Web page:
[ johlt ]
See synonyms for: joltjoltedjolting on

verb (used with object)
  1. to jar, shake, or cause to move by or as if by a sudden rough thrust; shake up roughly: The bus jolted its passengers as it went down the rocky road.

  2. to knock sharply so as to dislodge: He jolted the nail free with a stone.

  1. to stun with a blow, especially in boxing.

  2. to shock emotionally or psychologically: His sudden death jolted us all.

  3. to bring to a desired state sharply or abruptly: to jolt a person into awareness.

  4. to make active or alert, as by using an abrupt, sharp, or rough manner: to jolt someone's memory.

  5. to interfere with or intrude upon, especially in a rough or crude manner; interrupt disturbingly.

verb (used without object)
  1. to move with a sharp jerk or a series of sharp jerks: The car jolted to a halt.

  1. a jolting shock, movement, or blow: The automobile gave a sudden jolt.

  2. an emotional or psychological shock: The news of his arrest gave me quite a jolt.

  1. something that causes such a shock: The news was a jolt to me.

  2. a sudden, unexpected rejection or defeat: Their policy got a rude jolt from the widespread opposition.

  3. Slang. a prison sentence.

  4. Slang. an injection of a narcotic.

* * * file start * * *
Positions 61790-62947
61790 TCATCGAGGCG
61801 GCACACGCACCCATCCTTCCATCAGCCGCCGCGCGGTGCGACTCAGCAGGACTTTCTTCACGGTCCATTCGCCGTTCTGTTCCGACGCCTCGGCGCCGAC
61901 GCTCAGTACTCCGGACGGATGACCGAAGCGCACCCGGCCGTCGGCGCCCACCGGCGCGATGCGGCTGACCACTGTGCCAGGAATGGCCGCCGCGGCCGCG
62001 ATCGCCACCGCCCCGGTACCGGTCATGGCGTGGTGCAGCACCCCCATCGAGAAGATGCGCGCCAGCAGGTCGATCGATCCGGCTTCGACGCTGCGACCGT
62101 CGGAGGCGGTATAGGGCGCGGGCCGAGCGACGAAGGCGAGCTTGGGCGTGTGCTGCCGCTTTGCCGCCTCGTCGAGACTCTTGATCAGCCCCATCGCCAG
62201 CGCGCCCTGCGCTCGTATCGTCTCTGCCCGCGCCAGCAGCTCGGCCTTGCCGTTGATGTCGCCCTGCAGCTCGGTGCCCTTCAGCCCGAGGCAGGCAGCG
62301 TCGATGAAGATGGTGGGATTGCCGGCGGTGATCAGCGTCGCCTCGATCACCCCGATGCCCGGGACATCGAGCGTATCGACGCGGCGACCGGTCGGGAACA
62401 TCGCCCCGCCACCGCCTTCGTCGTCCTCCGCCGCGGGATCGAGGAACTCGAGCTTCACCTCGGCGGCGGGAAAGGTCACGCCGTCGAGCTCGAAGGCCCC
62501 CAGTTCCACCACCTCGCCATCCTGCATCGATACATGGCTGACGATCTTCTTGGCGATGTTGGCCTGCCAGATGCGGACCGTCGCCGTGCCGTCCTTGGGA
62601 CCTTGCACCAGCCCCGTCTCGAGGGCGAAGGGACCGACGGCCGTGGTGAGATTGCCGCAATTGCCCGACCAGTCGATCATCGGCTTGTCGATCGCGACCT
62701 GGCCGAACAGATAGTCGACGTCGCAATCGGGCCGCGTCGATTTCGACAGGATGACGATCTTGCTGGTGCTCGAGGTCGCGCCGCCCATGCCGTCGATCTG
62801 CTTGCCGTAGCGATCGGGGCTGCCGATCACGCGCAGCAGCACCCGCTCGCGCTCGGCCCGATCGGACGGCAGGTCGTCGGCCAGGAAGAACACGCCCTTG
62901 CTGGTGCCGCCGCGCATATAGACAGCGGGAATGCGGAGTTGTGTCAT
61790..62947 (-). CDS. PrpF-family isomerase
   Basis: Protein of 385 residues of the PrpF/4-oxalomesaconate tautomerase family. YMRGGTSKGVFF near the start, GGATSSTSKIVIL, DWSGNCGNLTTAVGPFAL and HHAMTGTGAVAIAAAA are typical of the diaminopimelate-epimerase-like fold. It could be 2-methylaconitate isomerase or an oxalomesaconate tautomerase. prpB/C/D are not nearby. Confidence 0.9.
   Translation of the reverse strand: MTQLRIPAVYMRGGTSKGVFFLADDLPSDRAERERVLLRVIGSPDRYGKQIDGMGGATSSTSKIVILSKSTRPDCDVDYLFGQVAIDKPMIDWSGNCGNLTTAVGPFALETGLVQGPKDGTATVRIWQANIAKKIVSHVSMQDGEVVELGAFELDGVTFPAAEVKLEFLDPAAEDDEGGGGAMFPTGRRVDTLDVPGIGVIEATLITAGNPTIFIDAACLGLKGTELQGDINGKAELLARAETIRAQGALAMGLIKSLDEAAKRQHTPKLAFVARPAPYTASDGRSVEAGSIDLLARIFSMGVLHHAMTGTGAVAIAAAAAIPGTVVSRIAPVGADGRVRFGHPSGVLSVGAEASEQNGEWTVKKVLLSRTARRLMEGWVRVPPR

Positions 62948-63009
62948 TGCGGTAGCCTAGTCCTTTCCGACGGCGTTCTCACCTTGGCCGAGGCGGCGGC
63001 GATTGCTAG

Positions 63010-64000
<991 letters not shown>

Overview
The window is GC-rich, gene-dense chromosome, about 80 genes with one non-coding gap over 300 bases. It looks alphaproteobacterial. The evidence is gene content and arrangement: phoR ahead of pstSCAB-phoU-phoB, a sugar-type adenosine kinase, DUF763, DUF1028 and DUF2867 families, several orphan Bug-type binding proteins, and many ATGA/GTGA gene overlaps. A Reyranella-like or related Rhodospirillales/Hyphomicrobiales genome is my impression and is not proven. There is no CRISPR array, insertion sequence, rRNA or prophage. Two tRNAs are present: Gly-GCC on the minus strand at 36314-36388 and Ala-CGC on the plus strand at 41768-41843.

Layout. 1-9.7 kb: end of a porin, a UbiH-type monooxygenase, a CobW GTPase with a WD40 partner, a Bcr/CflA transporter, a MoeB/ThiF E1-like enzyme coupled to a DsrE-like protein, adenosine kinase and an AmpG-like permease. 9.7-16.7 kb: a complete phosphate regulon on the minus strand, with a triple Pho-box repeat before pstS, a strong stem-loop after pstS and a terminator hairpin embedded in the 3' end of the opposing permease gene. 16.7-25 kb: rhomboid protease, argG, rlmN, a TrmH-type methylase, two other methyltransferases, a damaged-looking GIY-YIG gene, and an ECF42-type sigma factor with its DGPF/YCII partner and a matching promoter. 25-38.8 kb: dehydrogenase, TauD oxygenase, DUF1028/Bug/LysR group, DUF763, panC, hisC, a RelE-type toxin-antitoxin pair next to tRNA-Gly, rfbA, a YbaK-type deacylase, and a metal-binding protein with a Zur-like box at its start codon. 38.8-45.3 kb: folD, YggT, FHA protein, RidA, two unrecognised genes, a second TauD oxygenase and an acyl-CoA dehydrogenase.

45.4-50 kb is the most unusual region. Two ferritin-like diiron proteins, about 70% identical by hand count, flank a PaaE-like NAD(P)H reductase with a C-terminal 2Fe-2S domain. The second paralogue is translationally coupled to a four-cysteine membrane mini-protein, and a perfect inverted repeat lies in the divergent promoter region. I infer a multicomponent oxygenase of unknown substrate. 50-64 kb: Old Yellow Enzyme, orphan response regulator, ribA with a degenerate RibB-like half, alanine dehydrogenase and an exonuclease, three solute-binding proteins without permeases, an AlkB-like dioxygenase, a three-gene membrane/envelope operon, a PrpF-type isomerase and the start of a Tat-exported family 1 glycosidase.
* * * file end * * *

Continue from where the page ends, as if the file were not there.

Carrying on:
5. a bracing dose of something: a jolt of whiskey; a jolt of fresh air.

Origin of jolt

1590–1600; blend of jot to jolt and joll to bump, both now dial.

Other words from jolt

  • jolter, noun
  • jolt·ing·ly, adverb
  • joltless, adjective
  • un·jolt·ed, adjective

Words Nearby jolt Unabridged Based on the Random House Unabridged Dictionary, © Random House, Inc. 2024

How to use jolt in a sentence

British Dictionary definitions for jolt


/ (dʒəʊlt) /

  1. to bump against with a jarring blow; jostle

  2. to move in a jolting manner

  1. to surprise or shock

  1. a sudden jar or blow

  2. an emotional shock

Origin of jolt

C16: probably blend of dialect jot to jerk and dialect joll to bump

Derived forms of jolt

  • jolter, noun
  • joltingly, adverb
  • jolty, adjective

Collins English Dictionary - Complete & Unabridged 2012 Digital Edition © William Collins Sons & Co. Ltd. 1979, 1986 © HarperCollins Publishers 1998, 2000, 2003, 2005, 2006, 2007, 2009, 2012